Highlights of a Life
It seems to me that for a writer, teaching is a privilege, not a burden… for as teachers we are committed to working with language, which organizes the world for everyone and is essential for defining our humanity,” —Jack Matthews
While giving a keynote address Jack Matthews once remarked “Great fiction is a celebration of the simple mystery of how one thing leads to another.” His belief in this literary theory has served Matthews well. Throughout his career as a writer, Matthews has been praised for the skillful clarity, and the straightforward but inventive language he uses to construct stories.
In a profile of Matthews in the Dictionary of Literary Biography, Bin Ramke wrote that the author’s “search for the telling emblem, apparent in all his work, implies a concern with presenting the most concise, and thus the most intense, version of a story. Others have found appeal in the unique way Matthews’ work is shaped by Middle America. An essayist for Contemporary Novelists wrote, “In his six novels (and in many of his remarkable short stories) the reader can sense the wide-open spaces of the Midwest, the often-closed minds of its inhabitants, the limitless possibilities of success and failure, the comic and the tragic in ironic balance.”
Early in his career Matthews established himself as a published writer of short stories. His essays have appeared in numerous literary journals, as well as mainstream magazines such as the New Republic and the National Review. His short stories have been published as collections, such as in Bitter Knowledge (winner of the 1965 Ohioana Book award), Crazy Women (1985) and Dubious Persuasions (1981). In his 1978 collection, Tales of the Ohio Land, Matthews collaborated with his daughter, Barbara, who illustrated her father’s short stories about early Ohio settlers and Indians.
Matthews’ first novel, Hanger Stout, Awake!, was released in 1967. The 152-page novel portrays the comic struggles of the story’s beloved hero, a young filling station mechanic. Widespread acclaim for Hanger Stout put Matthews on the map of contemporary fiction. The novel was praised by such literary figures as William Stafford, an award-winning poet who called Hanger Stout one of the “most neglected books of the 20th century.”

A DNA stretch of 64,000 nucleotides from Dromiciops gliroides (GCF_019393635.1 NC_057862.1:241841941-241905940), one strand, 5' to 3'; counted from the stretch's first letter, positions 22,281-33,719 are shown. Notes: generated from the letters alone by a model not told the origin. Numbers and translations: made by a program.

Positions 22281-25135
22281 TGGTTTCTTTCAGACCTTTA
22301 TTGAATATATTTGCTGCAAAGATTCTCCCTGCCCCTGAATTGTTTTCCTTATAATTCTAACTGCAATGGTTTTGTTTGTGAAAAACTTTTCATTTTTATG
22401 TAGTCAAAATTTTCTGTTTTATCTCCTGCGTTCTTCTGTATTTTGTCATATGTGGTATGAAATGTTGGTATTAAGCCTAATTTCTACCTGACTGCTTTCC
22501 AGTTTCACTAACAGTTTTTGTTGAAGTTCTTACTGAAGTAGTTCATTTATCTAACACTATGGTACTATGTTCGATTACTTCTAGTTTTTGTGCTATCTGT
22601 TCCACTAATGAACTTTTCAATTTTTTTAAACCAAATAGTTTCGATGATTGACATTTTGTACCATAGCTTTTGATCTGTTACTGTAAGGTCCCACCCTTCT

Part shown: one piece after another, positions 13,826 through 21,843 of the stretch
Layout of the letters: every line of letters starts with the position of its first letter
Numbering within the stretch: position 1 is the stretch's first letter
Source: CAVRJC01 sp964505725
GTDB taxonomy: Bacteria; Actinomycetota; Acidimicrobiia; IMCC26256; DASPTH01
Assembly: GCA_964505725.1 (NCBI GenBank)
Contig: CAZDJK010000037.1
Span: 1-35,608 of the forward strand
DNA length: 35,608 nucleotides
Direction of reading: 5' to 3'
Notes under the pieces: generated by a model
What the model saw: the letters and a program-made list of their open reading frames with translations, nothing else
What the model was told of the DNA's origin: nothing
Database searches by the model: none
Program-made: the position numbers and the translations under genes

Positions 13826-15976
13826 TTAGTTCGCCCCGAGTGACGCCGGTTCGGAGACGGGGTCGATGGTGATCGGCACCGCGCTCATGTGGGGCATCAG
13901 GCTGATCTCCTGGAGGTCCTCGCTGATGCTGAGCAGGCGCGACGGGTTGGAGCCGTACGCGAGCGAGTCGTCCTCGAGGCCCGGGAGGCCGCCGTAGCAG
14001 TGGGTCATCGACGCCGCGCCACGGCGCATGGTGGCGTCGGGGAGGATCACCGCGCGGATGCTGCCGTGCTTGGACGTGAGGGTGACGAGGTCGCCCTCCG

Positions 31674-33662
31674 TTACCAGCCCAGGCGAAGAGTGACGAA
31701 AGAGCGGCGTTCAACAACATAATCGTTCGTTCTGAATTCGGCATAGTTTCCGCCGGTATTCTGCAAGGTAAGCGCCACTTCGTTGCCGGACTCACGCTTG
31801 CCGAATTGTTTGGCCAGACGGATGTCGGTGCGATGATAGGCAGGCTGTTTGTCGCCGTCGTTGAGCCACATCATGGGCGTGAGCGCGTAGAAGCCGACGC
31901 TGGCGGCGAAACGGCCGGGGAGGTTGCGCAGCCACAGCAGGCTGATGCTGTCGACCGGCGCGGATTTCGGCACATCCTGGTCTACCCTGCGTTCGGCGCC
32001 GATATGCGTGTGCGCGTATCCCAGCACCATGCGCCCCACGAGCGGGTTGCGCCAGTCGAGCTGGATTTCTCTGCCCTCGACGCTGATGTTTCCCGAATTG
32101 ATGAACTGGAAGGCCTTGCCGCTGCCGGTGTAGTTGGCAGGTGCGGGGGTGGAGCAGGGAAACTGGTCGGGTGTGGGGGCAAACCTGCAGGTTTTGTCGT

Matthews continued to write prolifically, even while teaching at Ohio University, where he’s been a member of the English Department faculty since 1964. Six more novels were published, ending with Schopenhauer’s Will (2002), released by a Prague publisher in a Czech translation. Based on the biography on the famous 19th century philosopher, the book isn’t yet available in English. “One editor rejected it, saying it was too experimental and cerebral–odd reasons for rejecting a book about a philosopher,” noted Matthews.
An avid collector and seller of old and rare books, Matthews has developed a following among bibliophiles. He has written several books on the art of book collecting, including Booking Pleasures (2000) and Collecting Rare Books for Pleasure and Profit (1977). Matthews’ work on this subject has won popularity and acclaim for being informative, while capturing the spirit of book collecting.
Now 80 years old, Matthews has taken to writing plays. Several one-act dramas have been produced “very much off-off Broadway,” quips Matthews. “I think of actors as being among those for whom I most intimately and instinctively write,” said Matthews. “They will, in all their various and individual ways, give voice to words which I have first heard in silence.”
With this change of venue he has changed his pen name to Matt Hughes, no doubt an alias resulting from the playful separation of the name Matthews. Also under that name he has published five very short stories with the literary quarterly, AGNI. Among them is a comical tale of a young businessman whose illness quickly ages him 50 years; the story is online at https://www.bu.edu/agni/fiction/online/2005/hughesprogeria.html .
Matthews and his wife of 58 years, Barbara, have three grown children. John Harold III, and Barbara Ellen, and Cynthia Ann.